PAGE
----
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Six is good, but our schools need more help

Editorial

Posted: Friday, December 08, 2006

There are 44 schools in the Kenai Peninsula Borough district. On Wednesday, we reported that six of them recently received a positive message from the state commissioner of education that they are doing good work on Adequate Yearly Progress.

Soldotna Elementary, Mountain View Elementary in Kenai and Kachemak Selo School in Fritz Creek showed at least a 6 percent increase in language arts and mathematics performance in the lowest or second-lowest performing subgroups of students — while maintaining the school’s overall performance — based on last spring’s round of testing.

Soldotna Elementary Principal Carolyn Cannava said that pat on the back was reassuring that the school’s hard work was validated.

Sean Dusek, the district’s assessment administrator, said the biggest gains at Mountain View and Soldotna Elementary came in students with disabilities, while improvement at Kachemak Selo came among students with limited English.

Cooper Landing, Homer charter school Fireweed Academy and Kenai charter school Kaleidoscope School of Arts and Science earned state recognition in two categories. All three schools performed in the top 10 percent of schools in the state on standardized testing and have made AYP for two consecutive years.

In addition, all three schools had at least a 6 percent increase in the number of students proficient in both language arts and mathematics.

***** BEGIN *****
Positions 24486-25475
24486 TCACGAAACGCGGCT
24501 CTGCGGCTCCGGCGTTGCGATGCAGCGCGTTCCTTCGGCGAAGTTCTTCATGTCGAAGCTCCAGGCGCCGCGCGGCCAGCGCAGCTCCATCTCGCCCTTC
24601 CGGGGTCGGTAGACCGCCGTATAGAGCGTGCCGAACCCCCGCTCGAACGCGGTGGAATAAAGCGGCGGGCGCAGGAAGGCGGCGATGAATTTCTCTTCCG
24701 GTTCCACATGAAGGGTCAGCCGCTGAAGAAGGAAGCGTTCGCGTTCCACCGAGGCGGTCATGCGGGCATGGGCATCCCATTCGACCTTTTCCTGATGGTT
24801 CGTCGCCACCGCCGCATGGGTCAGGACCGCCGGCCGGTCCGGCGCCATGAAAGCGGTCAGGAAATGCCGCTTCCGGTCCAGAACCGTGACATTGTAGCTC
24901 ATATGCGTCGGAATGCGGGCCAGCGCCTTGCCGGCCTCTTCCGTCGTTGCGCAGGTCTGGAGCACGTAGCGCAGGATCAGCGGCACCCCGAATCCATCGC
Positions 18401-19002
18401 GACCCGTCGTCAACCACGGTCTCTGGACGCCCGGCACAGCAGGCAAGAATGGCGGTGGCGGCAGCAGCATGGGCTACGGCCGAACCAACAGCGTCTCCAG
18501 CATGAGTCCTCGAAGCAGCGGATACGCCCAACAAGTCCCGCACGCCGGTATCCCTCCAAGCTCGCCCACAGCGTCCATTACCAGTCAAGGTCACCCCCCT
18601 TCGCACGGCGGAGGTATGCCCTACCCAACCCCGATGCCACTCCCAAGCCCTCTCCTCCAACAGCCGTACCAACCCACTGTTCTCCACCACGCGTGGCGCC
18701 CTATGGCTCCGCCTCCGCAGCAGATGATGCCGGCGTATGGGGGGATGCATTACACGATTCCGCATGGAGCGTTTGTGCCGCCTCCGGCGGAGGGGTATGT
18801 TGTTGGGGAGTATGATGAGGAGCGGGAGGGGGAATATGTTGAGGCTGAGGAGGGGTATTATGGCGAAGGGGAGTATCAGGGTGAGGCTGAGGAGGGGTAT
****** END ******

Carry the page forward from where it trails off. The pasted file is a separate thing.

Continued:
They deserve the recognition.

Dusek claims there was no secret formula to the improvements.

“With all of these schools, they’ve made a big effort with specific subgroups. They’ve recognized weaknesses and improved them,” Dusek said. “It’s all about hard work and quality instruction.”

There are 31 subgroups designated by the federal No Child Left Behind Act.

Concerns still hang in the air regarding the No Child Left Behind Act program, especially in Alaska, where many challenges face schools that don’t exist in other parts of the United States — mainly geographic.

Of the 44 schools in the Kenai Peninsula district, four must be accessed by boat or plane.

The district also covers an area of 25,600 square miles — larger than the state of West Virginia. Every day nearly 3,000 students are transported 7,725 miles on school buses.

Making sure the nearly 9,500 students in the school system get the proper education and make Adequate Yearly Progress is a challenging responsibility.

Dusek said school and district self-evaluation is one of the positive aspects of the legislation.

But there’s still a lot of work to be done. Six schools making progress leave 38 striving for the same success.

Perhaps help will come in the borough’s decision to sue the state for more funding for education.

Tuesday night, the borough assembly approved filing a lawsuit against the state for its failure to equitably fund peninsula schools over the last decade, costing the district, by some estimates, as much as $100 million in lost school funds.

That certainly would aid schools in helping kids get the attention they need to succeed.

These federal mandated programs have put Alaska school districts in a tough spot, but the fact that positive changes are being made is a good sign — especially for the future of our children.



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